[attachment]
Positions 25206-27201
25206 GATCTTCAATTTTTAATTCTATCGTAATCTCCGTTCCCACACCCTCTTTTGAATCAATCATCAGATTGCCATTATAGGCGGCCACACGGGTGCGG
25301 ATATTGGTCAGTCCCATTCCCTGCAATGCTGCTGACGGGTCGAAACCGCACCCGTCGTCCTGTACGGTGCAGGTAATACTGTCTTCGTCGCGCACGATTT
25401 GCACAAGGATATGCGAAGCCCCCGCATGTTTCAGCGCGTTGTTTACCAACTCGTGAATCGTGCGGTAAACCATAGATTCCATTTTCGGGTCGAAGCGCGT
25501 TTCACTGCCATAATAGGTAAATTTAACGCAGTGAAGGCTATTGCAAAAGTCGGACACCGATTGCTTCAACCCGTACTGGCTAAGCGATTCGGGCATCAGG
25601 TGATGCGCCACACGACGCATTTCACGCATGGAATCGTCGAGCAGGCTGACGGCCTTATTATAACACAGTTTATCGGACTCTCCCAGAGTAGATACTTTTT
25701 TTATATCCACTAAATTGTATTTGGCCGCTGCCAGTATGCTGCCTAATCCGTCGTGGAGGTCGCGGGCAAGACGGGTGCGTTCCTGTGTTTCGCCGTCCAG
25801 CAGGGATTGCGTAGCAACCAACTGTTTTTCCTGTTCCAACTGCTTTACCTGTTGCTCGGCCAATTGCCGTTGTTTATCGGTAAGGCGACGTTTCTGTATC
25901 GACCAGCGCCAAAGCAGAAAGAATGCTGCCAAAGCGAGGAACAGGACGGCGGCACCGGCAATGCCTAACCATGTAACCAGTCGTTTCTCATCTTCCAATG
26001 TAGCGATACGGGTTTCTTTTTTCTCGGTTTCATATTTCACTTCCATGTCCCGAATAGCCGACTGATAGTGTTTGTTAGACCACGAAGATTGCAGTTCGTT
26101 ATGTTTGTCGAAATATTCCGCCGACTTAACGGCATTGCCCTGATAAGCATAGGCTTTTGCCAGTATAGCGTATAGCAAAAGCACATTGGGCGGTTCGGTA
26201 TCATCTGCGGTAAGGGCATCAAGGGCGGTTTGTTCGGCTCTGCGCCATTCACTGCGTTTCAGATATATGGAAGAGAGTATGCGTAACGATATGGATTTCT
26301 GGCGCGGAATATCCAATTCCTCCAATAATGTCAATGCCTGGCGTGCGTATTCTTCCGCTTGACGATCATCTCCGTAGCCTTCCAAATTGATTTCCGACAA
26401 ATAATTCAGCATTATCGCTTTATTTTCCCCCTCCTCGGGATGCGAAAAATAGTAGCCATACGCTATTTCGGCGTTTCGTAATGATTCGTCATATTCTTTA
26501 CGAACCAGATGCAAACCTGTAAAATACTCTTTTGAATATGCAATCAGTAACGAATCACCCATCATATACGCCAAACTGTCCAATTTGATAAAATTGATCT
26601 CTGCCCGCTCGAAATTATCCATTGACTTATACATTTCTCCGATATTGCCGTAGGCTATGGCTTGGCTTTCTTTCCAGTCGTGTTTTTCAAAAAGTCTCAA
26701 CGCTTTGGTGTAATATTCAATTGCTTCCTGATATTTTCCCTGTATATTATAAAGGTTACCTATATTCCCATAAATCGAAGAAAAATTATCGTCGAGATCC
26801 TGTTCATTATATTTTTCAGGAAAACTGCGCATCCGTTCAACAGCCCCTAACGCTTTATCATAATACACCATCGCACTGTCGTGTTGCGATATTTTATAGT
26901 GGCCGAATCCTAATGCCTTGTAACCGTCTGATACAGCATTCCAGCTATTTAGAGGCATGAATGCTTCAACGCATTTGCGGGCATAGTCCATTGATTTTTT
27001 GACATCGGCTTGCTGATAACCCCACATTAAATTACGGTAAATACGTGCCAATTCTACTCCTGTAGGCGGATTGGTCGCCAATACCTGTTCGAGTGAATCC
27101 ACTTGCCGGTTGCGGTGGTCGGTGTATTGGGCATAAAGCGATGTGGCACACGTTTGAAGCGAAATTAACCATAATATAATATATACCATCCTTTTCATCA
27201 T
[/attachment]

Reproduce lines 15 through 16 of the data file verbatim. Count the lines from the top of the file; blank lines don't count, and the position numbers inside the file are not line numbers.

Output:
26501 CGAACCAGATGCAAACCTGTAAAATACTCTTTTGAATATGCAATCAGTAACGAATCACCCATCATATACGCCAAACTGTCCAATTTGATAAAATTGATCT
26601 CTGCCCGCTCGAAATTATCCATTGACTTATACATTTCTCCGATATTGCCGTAGGCTATGGCTTGGCTTTCTTTCCAGTCGTGTTTTTCAAAAAGTCTCAA